And in a state that is getting bluer and bluer, a cash-drained, primary-weakened Flake would have been in big trouble in the general. Or, worse for Republican Senate hopes, Ward might have pulled off the upset, which would have been (and still would be) essentially ceding the general election to presumptive Democratic nominee, Rep. Kyrsten Sinema.

Ward would rival Republican’s Virginia Senate nominee for biggest albatross of 2018. She elevates conspiracy theories every bit as lurid as the ones Arpaio once sold about Obama and managed in one weekend to first accuse McCain of timing his death to harm her candidacy and then seemed to say that she was a victim of political correctness as aggressive as the brain cancer that killed the senator. She ended up apologizing, but every Republican who watched her stumble after stumble ought to raise a glass to Flake, whose departure seems to have staved off a disaster that would have had implications far beyond Arizona.

McSally, who represents the Republican-leaning suburbs east of Tucson, would have her hands full with Sinema, a centrist whose district takes in Democratic strongholds near Phoenix like Tempe and Mesa but also some swing precincts to the north around Scottsdale. But without McSally, Republicans would begin their Senate defense effort minus one.

What’s worth watching tonight beyond just who wins the nod is how the numbers shake out. Ward doesn’t have the advantage that she did in 2016 of running with a competitive presidential primary at the top of the ticket. Tonight we’ll get to see how much of Ward’s 40 percent against McCain two years ago was coattails from Trump and how much is her own claim on the state party faithful.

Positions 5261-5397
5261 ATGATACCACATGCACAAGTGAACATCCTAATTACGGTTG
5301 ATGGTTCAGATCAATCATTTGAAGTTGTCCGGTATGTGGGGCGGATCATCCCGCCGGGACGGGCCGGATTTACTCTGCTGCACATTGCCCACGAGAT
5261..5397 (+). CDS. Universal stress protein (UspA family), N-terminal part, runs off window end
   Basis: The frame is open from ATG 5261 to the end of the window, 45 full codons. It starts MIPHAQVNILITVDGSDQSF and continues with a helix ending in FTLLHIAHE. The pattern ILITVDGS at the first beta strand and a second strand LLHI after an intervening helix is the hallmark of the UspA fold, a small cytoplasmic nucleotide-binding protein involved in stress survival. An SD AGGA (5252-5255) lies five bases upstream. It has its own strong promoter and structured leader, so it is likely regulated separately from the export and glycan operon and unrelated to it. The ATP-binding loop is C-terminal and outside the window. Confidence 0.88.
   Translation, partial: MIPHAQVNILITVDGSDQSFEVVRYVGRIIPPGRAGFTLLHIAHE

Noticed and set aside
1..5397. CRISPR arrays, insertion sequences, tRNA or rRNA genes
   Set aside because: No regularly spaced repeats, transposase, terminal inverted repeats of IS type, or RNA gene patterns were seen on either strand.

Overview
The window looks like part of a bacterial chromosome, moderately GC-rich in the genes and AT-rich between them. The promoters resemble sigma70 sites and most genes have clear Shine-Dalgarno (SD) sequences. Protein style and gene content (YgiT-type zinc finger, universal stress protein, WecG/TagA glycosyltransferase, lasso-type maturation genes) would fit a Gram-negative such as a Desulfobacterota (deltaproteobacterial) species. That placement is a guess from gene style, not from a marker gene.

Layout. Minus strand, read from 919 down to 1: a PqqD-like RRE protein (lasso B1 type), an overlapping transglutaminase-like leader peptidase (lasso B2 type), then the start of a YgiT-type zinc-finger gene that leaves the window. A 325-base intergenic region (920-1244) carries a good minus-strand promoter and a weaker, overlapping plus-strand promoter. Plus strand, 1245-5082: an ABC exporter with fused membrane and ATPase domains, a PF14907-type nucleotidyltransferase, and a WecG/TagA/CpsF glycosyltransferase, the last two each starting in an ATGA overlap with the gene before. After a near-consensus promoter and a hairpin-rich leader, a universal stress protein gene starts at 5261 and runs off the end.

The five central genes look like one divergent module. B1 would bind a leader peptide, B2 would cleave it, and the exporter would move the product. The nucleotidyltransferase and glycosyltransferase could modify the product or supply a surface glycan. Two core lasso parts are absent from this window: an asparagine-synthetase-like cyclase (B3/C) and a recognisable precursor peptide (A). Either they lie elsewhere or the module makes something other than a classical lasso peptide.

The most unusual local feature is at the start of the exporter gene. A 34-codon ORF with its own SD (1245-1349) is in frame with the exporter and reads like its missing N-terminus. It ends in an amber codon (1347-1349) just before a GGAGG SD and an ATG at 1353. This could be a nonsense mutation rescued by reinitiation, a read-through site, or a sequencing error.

That will be more than a little consequential for Republicans facing not just tough Senate and gubernatorial races this year but for the state’s status as a potential battleground in 2020 and beyond. The very fact that McSally’s House district is probably already a lost cause for the GOP tells you something about that, too.

Speaking of which, keep an eye on the Democratic gubernatorial contest tonight. If David Garcia, a former state education official and liberal activist, manages to upset the more moderate state Sen. Steve Farley, incumbent Republican Gov. Doug Ducey will breathe a sigh of relief as wide as the Grand Canyon.

Competitive races for governor, six key House districts 
All polls close by 8 p.m. EDT

How good is the Republican operation in Florida? Deep-red Louisiana, Mississippi, Alabama and Georgia have all elected Democratic governors more recently than swing state Florida.

There hasn’t been a Democrat elected governor there in 20 years. During two decades when the Sunshine State was usually right at the 50-yard line of American politics, Republicans have managed to hold the line in Tallahassee.

The organization that Jeb Bush built has weathered massive demographic changes, a deadlocked presidential vote, a party-switching governor, ugly primaries and much more. But will it survive 2018?

Adam Putnam is the embodiment of the Florida GOP machine. He started young, paid his dues at the statehouse, moved up to Congress and then came home to win twice statewide as agriculture commissioner, a big job in a big agriculture state.